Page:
There has been much talk recently from the Government about the future of custom-build homes in the UK. A variety of stimulus packages have been announced as part of the Government’s Housing policy (Laying the Foundations: A Housing Strategy for England) and so Samuel Joy takes a closer look at the policy initiatives and how they will affect the average self builder.

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What is a Custom Build Home?

In as much as the term ‘self build’ is an imperfect fit to describe the broad church of people who commission one-off homes for themselves to live in, ‘custom-build’ is a far from ideal way of describing, well, pretty much the same thing. Indeed, Housing Minister Grant Shapps told Homebuilding & Renovating editor Jason Orme when they met in May that “the two are largely interchangeable” and that the Government may well use the term ‘self build’ too.

However, with the growing interest in increasing the scale of self build to include sites catering for dozens of one-off homes, the term ‘custom-build’ is beginning to be associated with this new vision of self building.

The Government’s Custom-build Policy

The Government’s housing strategy, released in November 2011, focused on two key issues that currently blight the UK housing market; the severe shortfall in homes in certain areas of the country, and the current unwillingness of mortgage lenders to provide loans that would stimulate building. Whilst the lion’s share of ‘A Housing Strategy for England’ focused on the mass developer side of the housing market, the two issues highlighted equally affect the self build market and have shaped the government’s policies toward it.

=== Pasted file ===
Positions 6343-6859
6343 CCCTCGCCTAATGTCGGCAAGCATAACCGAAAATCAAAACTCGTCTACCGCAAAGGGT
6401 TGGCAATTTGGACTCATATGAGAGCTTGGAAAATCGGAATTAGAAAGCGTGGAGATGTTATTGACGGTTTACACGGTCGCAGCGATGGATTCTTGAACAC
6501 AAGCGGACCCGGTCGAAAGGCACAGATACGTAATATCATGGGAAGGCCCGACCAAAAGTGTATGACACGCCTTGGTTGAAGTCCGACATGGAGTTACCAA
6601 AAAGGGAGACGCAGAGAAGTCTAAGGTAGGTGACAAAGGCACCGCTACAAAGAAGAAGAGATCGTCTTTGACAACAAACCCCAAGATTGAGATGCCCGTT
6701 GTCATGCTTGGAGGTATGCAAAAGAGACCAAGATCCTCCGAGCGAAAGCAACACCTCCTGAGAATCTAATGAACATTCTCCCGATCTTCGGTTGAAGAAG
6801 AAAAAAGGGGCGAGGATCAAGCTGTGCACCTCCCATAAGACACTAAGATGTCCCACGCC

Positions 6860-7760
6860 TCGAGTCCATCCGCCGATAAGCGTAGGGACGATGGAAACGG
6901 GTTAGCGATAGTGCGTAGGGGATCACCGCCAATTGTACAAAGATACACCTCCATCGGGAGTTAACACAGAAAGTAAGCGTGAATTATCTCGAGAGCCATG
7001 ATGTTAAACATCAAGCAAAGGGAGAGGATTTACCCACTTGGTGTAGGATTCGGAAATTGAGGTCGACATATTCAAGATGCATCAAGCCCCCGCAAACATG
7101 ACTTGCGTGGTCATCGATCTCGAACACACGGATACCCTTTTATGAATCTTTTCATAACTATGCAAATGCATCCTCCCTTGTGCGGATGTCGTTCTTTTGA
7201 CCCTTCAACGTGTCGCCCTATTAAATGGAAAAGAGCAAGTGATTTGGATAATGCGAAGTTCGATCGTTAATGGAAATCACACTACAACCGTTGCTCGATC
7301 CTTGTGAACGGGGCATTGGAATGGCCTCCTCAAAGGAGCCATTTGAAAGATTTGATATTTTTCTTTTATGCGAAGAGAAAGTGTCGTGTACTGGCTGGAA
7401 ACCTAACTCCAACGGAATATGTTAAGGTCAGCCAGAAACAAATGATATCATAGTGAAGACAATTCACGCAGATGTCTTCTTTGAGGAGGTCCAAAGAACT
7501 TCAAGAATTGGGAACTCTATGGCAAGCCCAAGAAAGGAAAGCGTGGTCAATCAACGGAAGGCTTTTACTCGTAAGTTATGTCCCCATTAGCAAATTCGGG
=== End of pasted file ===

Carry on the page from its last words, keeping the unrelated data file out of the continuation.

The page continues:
With a realisation that the UK seriously lags behind the majority of western states in terms of the number of self builders (see Mark Brinkley’s blog post on this issue), by encouraging people to build their own homes the government aims to reduce the housing shortfall without having to rely solely on the large-scale developers.

Prior to the announcement of the housing strategy, the Government, in conjunction with the National Self-build Association (NaSBA) and industry leaders, produced a Self-build Action Plan that formed the basis of the Government’s plans for the sector. For more details on the Action Plan see Jason Orme’s blog posts on the subject.

The Announcements

Before looking at the recently announced details of the housing strategy’s policies, it makes sense to have a quick recap of the broad policy statements that were released last November:

  • councils will be required to research demand for self builds and take ‘positive steps’ to facilitate it;
  • it will be made easier for self builders to access land which is being disposed of by central Government, including allowing self builders where possible to make use of the Build Now, Pay Later model;